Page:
Vigen Khechumian was one of the most original and less known prose writers of Soviet Armenian literature.
He was born in Yerevan on December 15, 1916. He worked at the Matenadaran between 1938 and 1940, when he graduated from the Faculty of History of Yerevan State University. In the same year he was drafted to the Soviet army and fought until 1943 in World War II. After his return from the battlefront, in 1943 he became head of the manuscript libtary of the Matenadaran and held this position until 1956. Afterwards, he was deputy editor of the literary journal Sovetakan Grakanutiun. He passed away on April 17, 1975.
His lengthy career in contact with old Armenian manuscripts gave Khechumian the opportunity to get acquianted with many episodes of the past that had remained on the margins of the texts and colophons. He also wrote on contemporary issues, but his most successful works were devoted to medieval times: “What I write is a dialogue of day and night with the ancient Armenian manuscripts, a book of books about them… Those books are openhearted letters of years past addressed to the future newcomers.”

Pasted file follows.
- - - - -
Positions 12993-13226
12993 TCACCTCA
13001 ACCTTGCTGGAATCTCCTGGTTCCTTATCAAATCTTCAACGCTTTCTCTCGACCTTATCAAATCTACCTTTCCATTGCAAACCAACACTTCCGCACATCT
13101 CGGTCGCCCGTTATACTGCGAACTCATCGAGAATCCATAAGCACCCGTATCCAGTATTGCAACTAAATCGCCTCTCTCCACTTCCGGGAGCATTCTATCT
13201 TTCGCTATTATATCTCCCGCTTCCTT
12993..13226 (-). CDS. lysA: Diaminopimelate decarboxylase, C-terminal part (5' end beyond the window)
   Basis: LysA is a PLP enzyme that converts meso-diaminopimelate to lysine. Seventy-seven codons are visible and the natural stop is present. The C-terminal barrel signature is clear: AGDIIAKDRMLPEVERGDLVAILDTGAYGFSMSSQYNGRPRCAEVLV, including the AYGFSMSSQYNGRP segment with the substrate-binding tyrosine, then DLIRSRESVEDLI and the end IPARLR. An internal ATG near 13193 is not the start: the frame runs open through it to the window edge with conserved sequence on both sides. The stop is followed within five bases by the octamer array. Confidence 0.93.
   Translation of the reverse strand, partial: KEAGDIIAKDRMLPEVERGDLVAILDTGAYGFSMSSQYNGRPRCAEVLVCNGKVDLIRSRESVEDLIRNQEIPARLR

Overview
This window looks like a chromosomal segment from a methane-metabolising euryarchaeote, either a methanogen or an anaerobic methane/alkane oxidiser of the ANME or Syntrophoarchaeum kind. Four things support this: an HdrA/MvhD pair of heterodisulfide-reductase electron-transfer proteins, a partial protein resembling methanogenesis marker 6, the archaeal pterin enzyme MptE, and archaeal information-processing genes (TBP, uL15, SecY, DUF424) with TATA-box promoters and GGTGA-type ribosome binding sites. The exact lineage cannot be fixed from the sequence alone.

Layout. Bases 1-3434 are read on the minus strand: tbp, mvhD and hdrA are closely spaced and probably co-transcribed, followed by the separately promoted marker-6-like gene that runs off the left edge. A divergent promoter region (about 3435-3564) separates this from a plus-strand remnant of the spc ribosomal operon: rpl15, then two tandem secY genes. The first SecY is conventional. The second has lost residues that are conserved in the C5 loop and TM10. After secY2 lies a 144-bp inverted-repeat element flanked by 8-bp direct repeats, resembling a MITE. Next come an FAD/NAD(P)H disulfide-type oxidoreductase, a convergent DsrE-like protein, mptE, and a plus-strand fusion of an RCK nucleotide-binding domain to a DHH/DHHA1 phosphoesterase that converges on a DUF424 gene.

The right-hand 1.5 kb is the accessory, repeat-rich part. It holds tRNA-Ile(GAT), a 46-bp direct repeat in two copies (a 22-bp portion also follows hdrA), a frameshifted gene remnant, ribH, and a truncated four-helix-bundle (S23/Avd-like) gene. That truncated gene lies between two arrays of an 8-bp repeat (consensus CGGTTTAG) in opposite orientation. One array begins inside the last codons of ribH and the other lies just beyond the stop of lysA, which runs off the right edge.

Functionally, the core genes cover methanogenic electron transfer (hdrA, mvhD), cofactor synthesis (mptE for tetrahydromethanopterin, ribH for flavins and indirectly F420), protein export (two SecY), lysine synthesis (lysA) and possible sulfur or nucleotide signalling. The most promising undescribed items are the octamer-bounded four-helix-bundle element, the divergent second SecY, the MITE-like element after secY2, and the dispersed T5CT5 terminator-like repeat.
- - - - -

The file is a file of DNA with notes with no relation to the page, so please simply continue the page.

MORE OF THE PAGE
Khechumian published his first short story in 1939. His most important works are the historical novel Zvartnotz (1945), the volume of short stories Book of Exile (1959), the novels Book of Existence (1966) and Book of Resistance (1968). The collection of essays Book of Books was published posthumously (1978).